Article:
Proposed GOP tax plan would eliminate tax break for divorced couples

by: Kristin Leigh Updated:

MEMPHIS, Tenn. - A Memphis-area divorce attorney is warning estranged couples about a proposed change in the tax code that could cost divorced couples thousands of dollars each year.

Caren Nichols told FOX13 the change would be an added headache for families already in turmoil. 

“If traditionally, a wife may have gotten $3,000 of alimony before, now she's going to be looking at a lesser amount of alimony,” Nichols said. 

The tax reform bill being debated by republicans in Congress would eliminate the tax deduction that divorcees receive on their payments to ex-spouses, CNN reported.

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Currently, alimony is taxed according to the tax bracket of the receiving spouse, which is traditionally the spouse who earns less money per year. Under the new plan, alimony would be taxed according to the higher earner’s tax bracket. 

“It's going to be taxed at the highest percentage, rather than the lowest percentage,” Nichols said. 

Consider a couple named Joe and Jane, who plan to divorce next year. 

Joe makes $100,000 per year. For simplicity of this example, we’ll say he’s taxed at 35 percent. Jane makes $30,000 per year. For simplicity of this example, we’ll say she’s taxed at 15 percent.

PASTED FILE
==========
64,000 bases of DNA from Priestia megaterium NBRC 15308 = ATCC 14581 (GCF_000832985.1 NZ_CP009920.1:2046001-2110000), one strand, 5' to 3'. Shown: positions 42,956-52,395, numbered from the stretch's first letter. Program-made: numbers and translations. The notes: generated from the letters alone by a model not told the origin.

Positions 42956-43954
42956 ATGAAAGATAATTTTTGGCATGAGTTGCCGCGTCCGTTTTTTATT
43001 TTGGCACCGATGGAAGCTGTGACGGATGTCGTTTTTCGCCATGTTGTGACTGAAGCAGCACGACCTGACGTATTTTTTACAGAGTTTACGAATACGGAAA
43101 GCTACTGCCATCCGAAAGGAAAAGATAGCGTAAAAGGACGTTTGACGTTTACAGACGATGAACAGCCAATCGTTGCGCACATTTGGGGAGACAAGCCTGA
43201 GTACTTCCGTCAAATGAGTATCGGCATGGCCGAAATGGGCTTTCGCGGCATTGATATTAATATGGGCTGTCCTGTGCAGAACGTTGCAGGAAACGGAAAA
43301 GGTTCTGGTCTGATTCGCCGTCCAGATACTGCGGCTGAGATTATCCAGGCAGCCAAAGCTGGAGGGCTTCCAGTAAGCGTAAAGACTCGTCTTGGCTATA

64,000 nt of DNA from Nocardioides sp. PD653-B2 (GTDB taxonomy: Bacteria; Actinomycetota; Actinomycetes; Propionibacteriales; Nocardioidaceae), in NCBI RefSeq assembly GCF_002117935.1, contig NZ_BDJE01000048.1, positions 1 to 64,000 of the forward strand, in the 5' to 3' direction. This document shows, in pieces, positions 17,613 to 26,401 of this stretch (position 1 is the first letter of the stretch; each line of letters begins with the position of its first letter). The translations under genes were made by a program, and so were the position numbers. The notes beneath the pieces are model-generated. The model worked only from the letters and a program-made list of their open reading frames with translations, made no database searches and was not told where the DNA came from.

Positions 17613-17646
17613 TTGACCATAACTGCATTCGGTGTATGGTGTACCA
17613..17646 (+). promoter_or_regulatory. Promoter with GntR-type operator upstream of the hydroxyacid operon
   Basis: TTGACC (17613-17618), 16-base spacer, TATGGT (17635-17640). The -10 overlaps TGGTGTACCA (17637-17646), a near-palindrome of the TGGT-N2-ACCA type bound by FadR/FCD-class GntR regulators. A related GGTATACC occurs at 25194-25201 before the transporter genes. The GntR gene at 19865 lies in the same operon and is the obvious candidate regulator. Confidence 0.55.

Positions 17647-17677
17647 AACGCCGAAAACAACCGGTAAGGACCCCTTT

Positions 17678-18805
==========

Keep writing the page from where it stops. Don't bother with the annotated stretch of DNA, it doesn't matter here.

If Joe agrees to pay Jane $20,000 in alimony each year, currently that money would be taxed according to Jane’s tax bracket, which would leave Jane with $17,000. 

Under the new tax plan, alimony would be taxed according to the spouse who earns the most money. In this case, if Joe is taxed at 35 percent, Jane would get $13,000 in alimony, shorting the couple of $4,000 they would receive with the tax break. 

“They’re going to lose that amount of savings that the both of them used to benefit from,” Nichols said. “They're going to have to allocate the savings they lose somewhere between the two people.”

Couples whose divorces are finalized before the end of 2017 are grandfathered into the current tax plan, and their alimony payments will not be impacted by the proposed legislation. 

“If you've already received your final decree of divorce, you are grandfathered in the way it's currently written and you don't have to worry about it,” Nichols said.

Couples who divorce after Dec. 31 will have to consider the new rules. 

“They're going to have to relook at the alimony amount that they pay,” Nichols said. “They need to go check with their lawyers right now.”

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